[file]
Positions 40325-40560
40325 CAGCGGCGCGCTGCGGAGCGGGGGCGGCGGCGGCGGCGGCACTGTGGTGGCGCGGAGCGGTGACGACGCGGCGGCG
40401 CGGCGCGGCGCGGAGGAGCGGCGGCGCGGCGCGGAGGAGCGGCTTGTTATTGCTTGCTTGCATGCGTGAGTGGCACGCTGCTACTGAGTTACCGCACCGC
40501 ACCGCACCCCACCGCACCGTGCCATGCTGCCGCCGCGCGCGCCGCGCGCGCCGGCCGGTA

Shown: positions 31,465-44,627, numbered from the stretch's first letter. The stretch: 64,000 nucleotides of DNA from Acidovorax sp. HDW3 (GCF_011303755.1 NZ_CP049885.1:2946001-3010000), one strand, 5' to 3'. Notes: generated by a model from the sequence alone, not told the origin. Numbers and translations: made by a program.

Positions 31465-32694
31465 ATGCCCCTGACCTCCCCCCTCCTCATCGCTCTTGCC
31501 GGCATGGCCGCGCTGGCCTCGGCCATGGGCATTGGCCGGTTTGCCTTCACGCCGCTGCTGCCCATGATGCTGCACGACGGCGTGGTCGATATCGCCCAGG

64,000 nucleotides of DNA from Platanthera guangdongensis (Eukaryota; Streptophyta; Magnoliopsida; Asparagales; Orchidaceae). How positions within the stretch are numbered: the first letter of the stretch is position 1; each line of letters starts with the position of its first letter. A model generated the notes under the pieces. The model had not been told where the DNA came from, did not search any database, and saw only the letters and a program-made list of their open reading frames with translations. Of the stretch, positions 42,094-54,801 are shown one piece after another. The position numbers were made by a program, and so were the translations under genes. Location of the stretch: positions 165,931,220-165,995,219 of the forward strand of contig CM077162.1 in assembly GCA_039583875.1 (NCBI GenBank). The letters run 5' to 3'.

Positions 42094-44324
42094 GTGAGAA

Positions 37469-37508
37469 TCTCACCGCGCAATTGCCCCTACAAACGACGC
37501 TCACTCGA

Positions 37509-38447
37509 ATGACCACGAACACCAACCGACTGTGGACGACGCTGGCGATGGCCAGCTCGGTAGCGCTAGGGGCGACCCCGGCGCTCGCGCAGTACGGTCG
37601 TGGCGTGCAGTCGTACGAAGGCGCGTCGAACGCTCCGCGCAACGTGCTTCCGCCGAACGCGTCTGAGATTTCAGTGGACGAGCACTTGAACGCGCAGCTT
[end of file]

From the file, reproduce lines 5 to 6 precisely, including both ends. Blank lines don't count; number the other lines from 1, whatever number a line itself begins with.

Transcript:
Shown: positions 31,465-44,627, numbered from the stretch's first letter. The stretch: 64,000 nucleotides of DNA from Acidovorax sp. HDW3 (GCF_011303755.1 NZ_CP049885.1:2946001-3010000), one strand, 5' to 3'. Notes: generated by a model from the sequence alone, not told the origin. Numbers and translations: made by a program.

Positions 31465-32694